The Imitation Game - HOW DOES ENIGMA WORK?

HOW DOES ENIGMA WORK? (Illustration) World War II Film STEM World History Social Studies

This photo, online via the National Museum of the U.S. Air Force, depicts an Enigma machine in use during World War II.  Curators of the museum provide this description:  "German forces depended on Enigma machines to encode and decode secret messages transmitted over the radio during World War II. The Enigma machine is on the left.  (Photo courtesy of Helge Fykse, Norway).”


After Arthur Scherbius died, in 1929, his Enigma-making company changed hands.  By 1933, after the German Army had acquired the rights to make the encryption machine, the manufacturing company’s name became Heimsoeth and Rinke.

Although it was still a machine resembling a typewriter, Enigma was now more portable than its earlier models.  It also had more rotors - those toothed wheels which were integral to Enigma’s success - which its operators could use.

What were those rotors?  How did they work?  Why did the Germans think Enigma’s rotor-produced codes were unbreakable?

Let’s begin by answering the last question. Hitler believed his version of the Engima was unbreakable because the chances for a human to break its codes were 150 million million million to one.

That’s not a typo.  Actually, to be even more precise, the chance of a human deciphering an Engima-generated encryption was nearly 159 million million million to one.

In order to understand what Germany was up to, decoders needed to understand the Enigma machine itself.  They got a head start when a new military Enigma device spent a weekend in the hands of Polish decoders in the late 1920s.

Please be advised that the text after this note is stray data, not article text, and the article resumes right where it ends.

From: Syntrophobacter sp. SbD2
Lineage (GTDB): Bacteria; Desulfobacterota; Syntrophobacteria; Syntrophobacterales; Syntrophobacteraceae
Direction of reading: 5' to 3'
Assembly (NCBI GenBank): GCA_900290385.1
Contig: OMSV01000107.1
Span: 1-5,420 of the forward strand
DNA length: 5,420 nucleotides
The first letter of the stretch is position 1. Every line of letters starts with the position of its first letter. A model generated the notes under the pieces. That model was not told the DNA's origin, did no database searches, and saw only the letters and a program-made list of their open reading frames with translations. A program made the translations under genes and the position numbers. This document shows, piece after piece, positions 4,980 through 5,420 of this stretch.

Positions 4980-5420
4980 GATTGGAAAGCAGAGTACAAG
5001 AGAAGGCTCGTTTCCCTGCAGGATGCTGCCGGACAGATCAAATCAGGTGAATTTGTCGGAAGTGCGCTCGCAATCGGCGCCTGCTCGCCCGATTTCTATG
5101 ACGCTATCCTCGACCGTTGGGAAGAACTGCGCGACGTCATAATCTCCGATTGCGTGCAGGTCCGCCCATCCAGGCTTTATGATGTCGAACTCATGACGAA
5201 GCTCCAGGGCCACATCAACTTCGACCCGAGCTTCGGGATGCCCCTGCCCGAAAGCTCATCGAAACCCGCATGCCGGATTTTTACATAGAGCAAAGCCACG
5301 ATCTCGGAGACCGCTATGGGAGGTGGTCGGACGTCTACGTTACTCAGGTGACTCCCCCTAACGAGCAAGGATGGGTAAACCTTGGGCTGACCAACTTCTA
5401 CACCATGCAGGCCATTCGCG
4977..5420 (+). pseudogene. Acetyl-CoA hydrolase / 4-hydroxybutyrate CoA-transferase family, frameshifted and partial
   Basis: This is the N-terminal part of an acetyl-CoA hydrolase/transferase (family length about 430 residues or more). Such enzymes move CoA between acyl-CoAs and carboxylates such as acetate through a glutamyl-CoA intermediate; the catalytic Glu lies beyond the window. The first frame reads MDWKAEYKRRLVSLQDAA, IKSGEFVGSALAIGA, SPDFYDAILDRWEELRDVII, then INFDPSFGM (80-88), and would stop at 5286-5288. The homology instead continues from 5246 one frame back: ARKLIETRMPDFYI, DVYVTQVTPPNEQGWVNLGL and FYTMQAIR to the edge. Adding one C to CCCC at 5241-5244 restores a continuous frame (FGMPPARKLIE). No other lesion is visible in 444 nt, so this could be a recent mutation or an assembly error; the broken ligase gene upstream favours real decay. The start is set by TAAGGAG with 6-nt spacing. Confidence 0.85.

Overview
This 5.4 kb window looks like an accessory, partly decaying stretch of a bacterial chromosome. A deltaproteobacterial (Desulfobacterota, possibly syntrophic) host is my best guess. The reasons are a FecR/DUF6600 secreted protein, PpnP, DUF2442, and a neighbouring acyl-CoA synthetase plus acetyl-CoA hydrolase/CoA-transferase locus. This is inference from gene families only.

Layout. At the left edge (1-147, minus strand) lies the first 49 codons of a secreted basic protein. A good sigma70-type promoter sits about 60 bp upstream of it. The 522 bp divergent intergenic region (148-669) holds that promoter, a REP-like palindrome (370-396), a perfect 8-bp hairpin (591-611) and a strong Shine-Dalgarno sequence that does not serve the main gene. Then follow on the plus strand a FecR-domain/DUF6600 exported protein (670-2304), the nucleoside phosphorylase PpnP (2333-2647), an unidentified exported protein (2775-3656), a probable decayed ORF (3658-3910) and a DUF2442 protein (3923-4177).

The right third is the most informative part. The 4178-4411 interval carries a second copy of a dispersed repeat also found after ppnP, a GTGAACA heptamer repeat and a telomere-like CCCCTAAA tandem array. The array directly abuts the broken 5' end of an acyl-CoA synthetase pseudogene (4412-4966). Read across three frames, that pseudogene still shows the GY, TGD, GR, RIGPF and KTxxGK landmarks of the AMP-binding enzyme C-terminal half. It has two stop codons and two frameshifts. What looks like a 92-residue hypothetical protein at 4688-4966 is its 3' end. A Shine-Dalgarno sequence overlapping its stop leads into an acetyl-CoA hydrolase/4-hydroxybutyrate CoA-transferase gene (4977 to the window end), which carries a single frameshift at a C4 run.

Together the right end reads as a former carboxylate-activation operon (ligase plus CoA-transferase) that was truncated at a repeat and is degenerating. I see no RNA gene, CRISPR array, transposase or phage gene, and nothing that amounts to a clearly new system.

By 1932, three Poles - Marian Rejewski, Jerzy Rozycki and Henryk Zygalski - had made great strides toward understanding Enigma’s make up.  All spoke fluent German, were mathematicians and had completed a cryptology course offered by the Polish Cipher Bureau.  

With ingenious analysis and insights, they were able to reverse-engineer Enigma. With help from a German traitor - Hans-Thilo Schmidt, known by the code name Asche - who sold Enigma instruction manuals to a Frenchman (who then passed on those instruction manuals to the Poles), Rejewski and his colleagues worked-out how Enigma was wired and how it operated. 

They even produced replicas of the machine itself, including its rotors.

In this Numberphile video, featuring an actual German Enigma machine, Dr. James Grime demonstrates those rotors, the machine in which those rotors function and the many configurations which Enigma operators could use to send encrypted messages.

Rotors were toothed wheels which could be changed whenever needed.  German Enigma-operators would change the wheels every day, at midnight.  

For code breakers who were unable to decipher messages on any particular day, all the hours of work on that day were lost because different rotors would be used the following day.  

Because of the rotors, the original letter typed on the keyboard would change seven times during Enigma’s operational process before that original letter became the final transposed encrypted letter. When the transposed letter was selected, it lit-up on another Enigma keyboard (known as the lamp board).  

Once the dispatch was fully encrypted, using this process letter by letter, the transmitting operator used Morse Code to send the coded message in groups of five letters.


Enigma could also decode.  When an encoded message was received, the same rotors would be in place on the decoding machine, and the process would work in reverse to reach the original letter.  

A key to Enigma’s unbreakable status was this fact: A single letter - for example “A” - was never used more than once in the coded message.  This meant that a code breaker could not find a pattern while trying to break the encryption.

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Author: Carole D. Bos, J.D. 5155stories and lessons created

Original Release: Dec 31, 2014

Updated Last Revision: Jun 02, 2016

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"HOW DOES ENIGMA WORK?" AwesomeStories.com. Dec 31, 2014. Aug 22, 2018.
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